Joseph Cornell

Joseph Cornell

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Q&A

Q&A: CRAIG BALDWIN

By Mónica Delgado

Craig Baldwin has a special place in found footage and appropriation cinema. Playing an aesthetic bet in the age of copyright, the filmmaker strips this notion naked and transforms it into an object ready to be subverted. This American filmmaker is also an inevitable referent in curations that are involved in archives recovery, like in the spreading of the collage of different calibers. In films like Sonic Outlaws, about cultural piracy, Baldwin shows a number of examples in which the author rights and cultural property regulations haven’t been hand to hand with the current technological revolution. Baldwin uses archival material in a high speed editing, under a provocative style about intellectual property rights as effect of an extreme consumerism. Baldwin talked with Desistfilm about his new projects and the motivations of his experimentation.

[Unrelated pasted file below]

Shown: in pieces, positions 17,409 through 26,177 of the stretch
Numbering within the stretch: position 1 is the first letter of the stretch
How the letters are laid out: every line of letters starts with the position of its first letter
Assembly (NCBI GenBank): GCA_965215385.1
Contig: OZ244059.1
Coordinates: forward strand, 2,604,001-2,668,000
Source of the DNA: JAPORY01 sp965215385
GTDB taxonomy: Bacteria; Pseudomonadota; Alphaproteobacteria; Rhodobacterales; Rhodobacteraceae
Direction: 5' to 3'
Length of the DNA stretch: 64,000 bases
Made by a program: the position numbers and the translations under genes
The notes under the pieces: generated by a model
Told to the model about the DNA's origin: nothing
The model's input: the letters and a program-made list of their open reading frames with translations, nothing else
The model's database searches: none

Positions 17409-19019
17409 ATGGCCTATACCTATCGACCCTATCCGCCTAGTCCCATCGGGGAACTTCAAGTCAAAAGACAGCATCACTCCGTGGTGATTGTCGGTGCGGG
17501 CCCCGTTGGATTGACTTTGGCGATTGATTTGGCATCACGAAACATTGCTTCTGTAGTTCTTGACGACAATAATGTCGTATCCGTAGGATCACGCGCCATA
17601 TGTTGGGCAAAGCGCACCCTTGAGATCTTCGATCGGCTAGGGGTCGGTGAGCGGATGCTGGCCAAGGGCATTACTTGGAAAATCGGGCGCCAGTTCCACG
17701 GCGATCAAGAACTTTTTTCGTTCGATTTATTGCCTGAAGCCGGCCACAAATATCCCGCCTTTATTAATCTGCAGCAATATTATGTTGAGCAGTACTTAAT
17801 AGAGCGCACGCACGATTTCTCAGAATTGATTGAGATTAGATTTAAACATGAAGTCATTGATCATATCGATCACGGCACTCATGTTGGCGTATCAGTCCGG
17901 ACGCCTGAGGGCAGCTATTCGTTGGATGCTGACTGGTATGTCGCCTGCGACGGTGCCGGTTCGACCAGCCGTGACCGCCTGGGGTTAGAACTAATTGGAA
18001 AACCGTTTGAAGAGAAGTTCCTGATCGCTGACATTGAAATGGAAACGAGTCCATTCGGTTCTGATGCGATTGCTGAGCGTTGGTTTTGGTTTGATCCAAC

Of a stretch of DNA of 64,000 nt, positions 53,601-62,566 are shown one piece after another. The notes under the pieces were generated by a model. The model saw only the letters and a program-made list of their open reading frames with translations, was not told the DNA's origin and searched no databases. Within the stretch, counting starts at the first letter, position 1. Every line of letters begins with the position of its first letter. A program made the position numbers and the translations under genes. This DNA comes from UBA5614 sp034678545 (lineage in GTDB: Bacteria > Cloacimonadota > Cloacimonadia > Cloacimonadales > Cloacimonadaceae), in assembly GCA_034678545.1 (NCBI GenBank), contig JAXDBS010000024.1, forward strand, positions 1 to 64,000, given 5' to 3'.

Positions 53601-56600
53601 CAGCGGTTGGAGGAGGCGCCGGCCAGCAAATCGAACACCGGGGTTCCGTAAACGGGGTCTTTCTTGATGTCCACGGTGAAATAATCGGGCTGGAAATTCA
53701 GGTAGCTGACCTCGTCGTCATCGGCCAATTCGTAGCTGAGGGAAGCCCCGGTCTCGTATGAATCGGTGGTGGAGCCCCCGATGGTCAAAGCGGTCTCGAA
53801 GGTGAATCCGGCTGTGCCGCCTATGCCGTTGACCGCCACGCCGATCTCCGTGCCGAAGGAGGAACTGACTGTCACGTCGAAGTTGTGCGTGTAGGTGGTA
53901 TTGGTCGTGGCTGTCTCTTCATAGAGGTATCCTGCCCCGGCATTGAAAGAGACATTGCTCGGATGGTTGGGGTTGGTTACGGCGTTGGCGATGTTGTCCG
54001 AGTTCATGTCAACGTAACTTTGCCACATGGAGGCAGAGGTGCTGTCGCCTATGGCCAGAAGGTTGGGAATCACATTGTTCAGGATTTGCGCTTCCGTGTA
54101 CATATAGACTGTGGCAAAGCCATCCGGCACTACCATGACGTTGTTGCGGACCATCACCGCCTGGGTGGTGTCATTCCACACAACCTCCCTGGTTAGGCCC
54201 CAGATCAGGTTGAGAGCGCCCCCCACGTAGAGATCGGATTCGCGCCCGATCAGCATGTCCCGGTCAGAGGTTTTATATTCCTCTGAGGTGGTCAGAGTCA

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Main Articles

OUT OF YOUR RUINS YOU HAVE MADE CREATIONS: THE FILMS OF JOSEPH CORNELL

By Sarah Nichols

In his poem for Joseph Cornell, “Objects and Apparitions,” Octavio Paz writes “Minimal, incoherent fragments:/the opposite of History, creator of ruins,/out of your ruins you have made creations” (1). For me, Cornell is a visual poet; an obsessive hunter-gatherer of images. His shadow boxes, filled as they are with “marbles, metal rings, and other frugally poetic objects” (2), create their own lives, as the best poems do.

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